Hailing from Havana, Sierra Maestra are no strangers to the UK. They were here only last spring (2011), when they also played in Edinburgh.
At their March 2012 gig, the band had everyone on their feet all night, as you would expect from a 34-year old, Latin grammy-nominated combo. Even those less familiar with Sierra Maestra’s signature son rhythms shed their inhibitions and took to the floor. As well as several son numbers, they played other classic Cuban rhythms such as rumba, guaguancó and a conga. With a little animation and demonstration from Edinburgh’s tiny Cuban community, we were guided through some of the less familiar beats by experts.
Thanks to the success of the Buena Vista Social Club film and subsequent tours of its stars, son – even if European listeners don’t always distinguish it from the more popular (and populist) salsa rhythm – has experienced a recent popularity worldwide. The Buena Vista idea (and by extension the resurgence in popularity of Cuban music and dance beyond the shores of Castro’s island) is attributed to Sierra Maestra’s tres player, Juan de Marcos González. Many of band’s musicians wouldn’t have looked out of place in the film, age-wise. Sadly, it took so long for the talent of the Buena Vista stars to be recognised outside of Cuba that many have now passed away. We can be thankful, however, that bands such as Sierra Maestra are able to tour and find such enthusiastic audiences so far from the Caribbean sunshine.
Compared to salsa, comparatively few people outside Cuba learn or teach son. More’s the pity, as it is one of the key building blocks of modern Cuban salsa. Less overtly sexual than Cuban rumba; more elegant than salsa, son oozes class and a certain formality not always common to Latin dance styles. Son steps are very similar to salsa steps – son precedes salsa historically. However, son is always danced contratiempo (against the beat; syncopated), which is what makes it so tricky to learn. Some teachers call it ‘on 2’, others say ‘on 4’. However it’s described, when dancing son, you have to dig the 5 beats of the clave rhythm out of the mass of percussion and melody or it’s all too easy to slip back onto the beat. But then it’s only the rhythmically challenged non-Cubans among us who worry about the counting anyway. As Cuban conga player and band leader Mongo Santamaria said: “In Cuba we just play. We feel it, we don’t talk about such things.”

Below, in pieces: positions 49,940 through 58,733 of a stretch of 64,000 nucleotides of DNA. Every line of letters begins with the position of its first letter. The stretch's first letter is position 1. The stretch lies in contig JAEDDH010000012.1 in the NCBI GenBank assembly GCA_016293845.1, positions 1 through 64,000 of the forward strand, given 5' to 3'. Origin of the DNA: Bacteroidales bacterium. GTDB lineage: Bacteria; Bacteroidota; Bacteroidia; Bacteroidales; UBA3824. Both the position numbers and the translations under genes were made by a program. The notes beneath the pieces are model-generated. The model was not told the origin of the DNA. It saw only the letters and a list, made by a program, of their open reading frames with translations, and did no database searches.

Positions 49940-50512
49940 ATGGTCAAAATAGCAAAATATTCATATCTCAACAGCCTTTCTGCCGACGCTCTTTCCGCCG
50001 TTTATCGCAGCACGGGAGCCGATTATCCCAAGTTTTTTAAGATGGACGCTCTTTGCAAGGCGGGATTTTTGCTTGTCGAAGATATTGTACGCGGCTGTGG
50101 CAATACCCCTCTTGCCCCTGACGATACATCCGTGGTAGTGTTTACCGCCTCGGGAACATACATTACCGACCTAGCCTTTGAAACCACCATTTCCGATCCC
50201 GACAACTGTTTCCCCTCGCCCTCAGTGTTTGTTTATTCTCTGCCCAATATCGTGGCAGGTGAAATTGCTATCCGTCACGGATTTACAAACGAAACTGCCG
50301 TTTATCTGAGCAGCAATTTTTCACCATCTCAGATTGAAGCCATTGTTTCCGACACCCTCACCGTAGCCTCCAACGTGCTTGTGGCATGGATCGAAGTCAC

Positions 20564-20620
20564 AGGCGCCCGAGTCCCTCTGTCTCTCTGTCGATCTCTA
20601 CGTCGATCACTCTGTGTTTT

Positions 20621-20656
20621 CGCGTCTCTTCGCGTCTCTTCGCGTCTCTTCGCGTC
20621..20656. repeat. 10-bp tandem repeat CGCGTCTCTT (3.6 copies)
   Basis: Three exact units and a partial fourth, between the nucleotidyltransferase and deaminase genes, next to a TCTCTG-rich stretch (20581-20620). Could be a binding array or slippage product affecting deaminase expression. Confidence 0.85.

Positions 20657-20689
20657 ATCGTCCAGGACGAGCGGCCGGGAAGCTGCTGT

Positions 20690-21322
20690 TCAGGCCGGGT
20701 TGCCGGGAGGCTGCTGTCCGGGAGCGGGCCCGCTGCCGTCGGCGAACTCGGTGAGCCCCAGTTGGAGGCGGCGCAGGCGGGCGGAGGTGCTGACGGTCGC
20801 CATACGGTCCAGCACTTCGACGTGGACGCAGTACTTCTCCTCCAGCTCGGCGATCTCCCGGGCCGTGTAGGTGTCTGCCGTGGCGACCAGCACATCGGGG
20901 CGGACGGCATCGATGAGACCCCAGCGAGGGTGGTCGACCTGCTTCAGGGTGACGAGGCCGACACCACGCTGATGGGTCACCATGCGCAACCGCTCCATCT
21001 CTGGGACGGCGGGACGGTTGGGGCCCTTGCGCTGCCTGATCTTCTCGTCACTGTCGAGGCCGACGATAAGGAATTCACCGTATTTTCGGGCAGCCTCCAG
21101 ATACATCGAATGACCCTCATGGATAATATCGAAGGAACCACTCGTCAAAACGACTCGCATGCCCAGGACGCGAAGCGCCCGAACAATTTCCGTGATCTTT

A version of this review also appears on my Edinburgh Reviews blog.
© Lynn Sheppard (words and pictures)